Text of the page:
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Thursday, Sep 21, 2023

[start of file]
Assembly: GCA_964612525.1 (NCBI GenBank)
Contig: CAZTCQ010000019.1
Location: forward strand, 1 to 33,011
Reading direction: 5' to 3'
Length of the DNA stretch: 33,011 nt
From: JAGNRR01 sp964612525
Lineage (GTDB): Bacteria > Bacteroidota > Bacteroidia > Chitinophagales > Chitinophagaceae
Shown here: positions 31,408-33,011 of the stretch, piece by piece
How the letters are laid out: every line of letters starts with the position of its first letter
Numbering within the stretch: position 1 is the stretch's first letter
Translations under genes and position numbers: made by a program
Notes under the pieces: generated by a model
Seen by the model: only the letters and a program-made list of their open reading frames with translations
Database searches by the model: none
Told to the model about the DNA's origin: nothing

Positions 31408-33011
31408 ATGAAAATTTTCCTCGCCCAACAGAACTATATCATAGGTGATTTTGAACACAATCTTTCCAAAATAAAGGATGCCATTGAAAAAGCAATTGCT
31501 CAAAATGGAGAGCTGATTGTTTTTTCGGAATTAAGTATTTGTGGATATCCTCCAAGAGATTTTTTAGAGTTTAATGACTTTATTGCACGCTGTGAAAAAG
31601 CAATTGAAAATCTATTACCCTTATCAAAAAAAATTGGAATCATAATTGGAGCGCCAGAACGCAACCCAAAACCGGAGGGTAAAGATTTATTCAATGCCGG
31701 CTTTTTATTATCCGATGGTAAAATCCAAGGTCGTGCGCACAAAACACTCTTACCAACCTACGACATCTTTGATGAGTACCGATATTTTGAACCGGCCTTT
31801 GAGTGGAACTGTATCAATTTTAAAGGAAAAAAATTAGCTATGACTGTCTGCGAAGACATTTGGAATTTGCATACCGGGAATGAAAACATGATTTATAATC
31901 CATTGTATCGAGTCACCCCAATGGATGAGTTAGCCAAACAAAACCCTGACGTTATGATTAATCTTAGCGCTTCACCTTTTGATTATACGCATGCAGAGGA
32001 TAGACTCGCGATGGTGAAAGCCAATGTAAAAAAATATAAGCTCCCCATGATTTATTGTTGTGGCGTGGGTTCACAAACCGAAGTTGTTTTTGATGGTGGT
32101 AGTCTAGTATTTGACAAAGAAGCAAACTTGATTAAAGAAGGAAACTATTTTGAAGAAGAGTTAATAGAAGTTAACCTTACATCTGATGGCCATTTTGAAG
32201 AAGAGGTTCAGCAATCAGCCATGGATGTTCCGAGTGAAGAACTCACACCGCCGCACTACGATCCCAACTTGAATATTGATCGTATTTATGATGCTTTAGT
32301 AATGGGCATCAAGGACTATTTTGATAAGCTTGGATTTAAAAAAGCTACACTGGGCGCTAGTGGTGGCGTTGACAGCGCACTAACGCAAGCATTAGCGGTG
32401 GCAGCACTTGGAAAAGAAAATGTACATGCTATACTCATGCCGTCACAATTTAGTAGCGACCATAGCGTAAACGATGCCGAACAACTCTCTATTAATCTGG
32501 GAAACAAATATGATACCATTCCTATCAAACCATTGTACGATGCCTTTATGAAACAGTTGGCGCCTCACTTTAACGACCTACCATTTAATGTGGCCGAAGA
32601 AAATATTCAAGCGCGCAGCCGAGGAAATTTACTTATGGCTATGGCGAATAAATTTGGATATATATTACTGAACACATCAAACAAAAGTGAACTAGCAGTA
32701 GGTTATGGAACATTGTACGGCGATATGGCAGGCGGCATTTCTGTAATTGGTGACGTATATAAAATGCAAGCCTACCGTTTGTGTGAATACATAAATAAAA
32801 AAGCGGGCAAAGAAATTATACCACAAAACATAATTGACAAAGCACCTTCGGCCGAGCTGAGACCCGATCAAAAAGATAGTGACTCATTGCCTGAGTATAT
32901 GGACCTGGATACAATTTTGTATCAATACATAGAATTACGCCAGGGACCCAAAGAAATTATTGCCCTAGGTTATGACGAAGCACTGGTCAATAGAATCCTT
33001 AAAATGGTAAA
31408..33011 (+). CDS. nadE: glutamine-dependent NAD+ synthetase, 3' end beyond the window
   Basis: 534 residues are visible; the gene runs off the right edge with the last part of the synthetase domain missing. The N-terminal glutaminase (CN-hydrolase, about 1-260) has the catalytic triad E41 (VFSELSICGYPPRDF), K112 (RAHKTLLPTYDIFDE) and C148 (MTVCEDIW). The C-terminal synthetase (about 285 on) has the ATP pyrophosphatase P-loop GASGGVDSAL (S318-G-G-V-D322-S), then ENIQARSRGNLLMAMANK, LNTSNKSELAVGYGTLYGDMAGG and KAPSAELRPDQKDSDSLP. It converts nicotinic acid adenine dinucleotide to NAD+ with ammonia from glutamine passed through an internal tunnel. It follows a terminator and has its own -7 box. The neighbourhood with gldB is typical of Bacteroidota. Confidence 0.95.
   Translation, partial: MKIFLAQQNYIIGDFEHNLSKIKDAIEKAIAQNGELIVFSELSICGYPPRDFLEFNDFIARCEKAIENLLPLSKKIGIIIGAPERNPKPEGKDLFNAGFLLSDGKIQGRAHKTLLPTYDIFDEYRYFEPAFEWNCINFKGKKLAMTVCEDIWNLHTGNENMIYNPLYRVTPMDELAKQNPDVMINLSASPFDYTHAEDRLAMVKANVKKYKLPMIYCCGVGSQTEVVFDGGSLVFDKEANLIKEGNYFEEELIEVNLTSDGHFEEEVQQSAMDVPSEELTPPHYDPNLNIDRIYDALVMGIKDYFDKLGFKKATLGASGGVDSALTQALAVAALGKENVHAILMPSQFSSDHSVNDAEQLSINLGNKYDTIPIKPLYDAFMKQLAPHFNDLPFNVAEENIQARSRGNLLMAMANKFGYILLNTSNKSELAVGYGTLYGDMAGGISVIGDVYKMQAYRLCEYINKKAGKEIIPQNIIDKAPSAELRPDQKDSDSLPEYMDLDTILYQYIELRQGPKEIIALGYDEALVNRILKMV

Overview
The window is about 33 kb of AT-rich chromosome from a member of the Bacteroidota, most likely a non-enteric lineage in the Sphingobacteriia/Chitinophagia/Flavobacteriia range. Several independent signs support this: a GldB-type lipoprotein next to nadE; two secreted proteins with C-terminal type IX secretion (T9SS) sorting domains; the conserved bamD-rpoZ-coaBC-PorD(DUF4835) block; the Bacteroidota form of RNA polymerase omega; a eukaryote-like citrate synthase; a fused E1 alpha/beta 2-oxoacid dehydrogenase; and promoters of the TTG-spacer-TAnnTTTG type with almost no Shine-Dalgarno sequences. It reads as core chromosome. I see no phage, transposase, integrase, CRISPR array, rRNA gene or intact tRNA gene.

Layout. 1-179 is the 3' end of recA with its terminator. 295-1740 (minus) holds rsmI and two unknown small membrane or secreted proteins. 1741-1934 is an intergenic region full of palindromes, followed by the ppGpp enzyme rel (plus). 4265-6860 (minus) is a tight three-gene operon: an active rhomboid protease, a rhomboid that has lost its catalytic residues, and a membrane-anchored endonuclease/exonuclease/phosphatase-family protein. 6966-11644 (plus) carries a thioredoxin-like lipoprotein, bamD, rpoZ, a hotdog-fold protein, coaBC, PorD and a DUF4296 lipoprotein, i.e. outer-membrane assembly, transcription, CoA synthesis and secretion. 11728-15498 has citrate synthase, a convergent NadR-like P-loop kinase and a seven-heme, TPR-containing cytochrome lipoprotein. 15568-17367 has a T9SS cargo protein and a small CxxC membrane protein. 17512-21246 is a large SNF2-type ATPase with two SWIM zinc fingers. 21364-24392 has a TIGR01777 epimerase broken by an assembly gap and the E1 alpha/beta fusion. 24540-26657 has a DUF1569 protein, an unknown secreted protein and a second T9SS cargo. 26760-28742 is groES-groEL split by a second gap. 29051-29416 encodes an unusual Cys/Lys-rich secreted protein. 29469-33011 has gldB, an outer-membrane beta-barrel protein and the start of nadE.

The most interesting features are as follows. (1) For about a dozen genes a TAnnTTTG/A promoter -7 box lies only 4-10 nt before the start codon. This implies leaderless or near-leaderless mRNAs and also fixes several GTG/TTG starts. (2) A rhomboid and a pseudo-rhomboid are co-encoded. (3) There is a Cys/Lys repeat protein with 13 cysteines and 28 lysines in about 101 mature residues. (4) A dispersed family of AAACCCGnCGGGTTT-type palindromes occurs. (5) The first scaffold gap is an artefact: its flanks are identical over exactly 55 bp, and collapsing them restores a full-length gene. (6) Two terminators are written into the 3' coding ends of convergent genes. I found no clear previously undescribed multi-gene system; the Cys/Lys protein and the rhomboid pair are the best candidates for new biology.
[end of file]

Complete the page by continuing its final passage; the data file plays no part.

WADE DANIELS Staff Reporter The Lingerie Oasis opened its doors in North Hollywood last year after receiving a permit from the city of Los Angeles to operate as a retail lingerie store with live models. The funny thing was, according to city officials, it never sold any lingerie. Instead, models at the Victory Boulevard store gave private showings to male clients for a fee. Concerned about the neighborhood’s image and the encroachment of adult entertainment businesses, local business people recently joined forces with the LAPD’s North Hollywood vice unit to close the Lingerie Oasis. The merchants mounted a petition drive to put pressure on city officials. During a July 14 hearing, the city’s Board of Zoning Appeals agreed with merchants and police that the business was little more than a “sexual encounter” club operating under the guise of a lingerie shop. “We wanted to squelch this type of business before it got a hold on the area,” said Peter Greene, vice president for development at A & E; Development Co. Inc., which bought an office building in February near the Lingerie Oasis and led the drive to close the shop. “There’s a church and a school nearby, and customers were starting to veer away from businesses close to the club.” At the July hearing, a North Hollywood vice officer testified that his unit discovered that sex acts were taking place at the club. The board determined that the Lingerie Oasis was in violation of its permit and began the process of closing it down, which should be completed this month, said Dave Kuntzman, a city planner and staff member at the Board of Zoning Appeals. The only way the owner could stay open would be to successfully challenge the decision in court, Kuntzman said. Oasis owner Ivette Gonzaga declined comment. Her attorney, Colin Holley of Weston, Garrou & DeWitt, would say only that his client has not yet decided whether to file a lawsuit. Merchants say sexually oriented businesses are a big problem in the area, with 15 such businesses in North Hollywood alone. While many merchants wish to expel adult entertainment businesses, it is usually impossible to do so because most are legitimate establishments, said Ken Banks, director of the North Hollywood Community Forum, a non-profit economic development organization. He said the best way to fight the neighborhood blight connected with adult entertainment businesses is to closely watch their activity and point out to authorities when the boundaries of an operating permit are being overstepped. “If we could close all these businesses it would be nice,” Banks said. “That is very difficult to do unless they do something not in compliance with their operating license.” According to Lt. Don Hooper of the LAPD’s Valley bureau, the past year has seen a rise in the number of reports of adult entertainment businesses like strip bars offering their customers more than just a dance show. “Many of these places have been adding little booths where (private) dancing supposedly goes on,” said Hooper, who explained that police have been receiving the complaints from business people and sometimes even the clients of the adult establishments.

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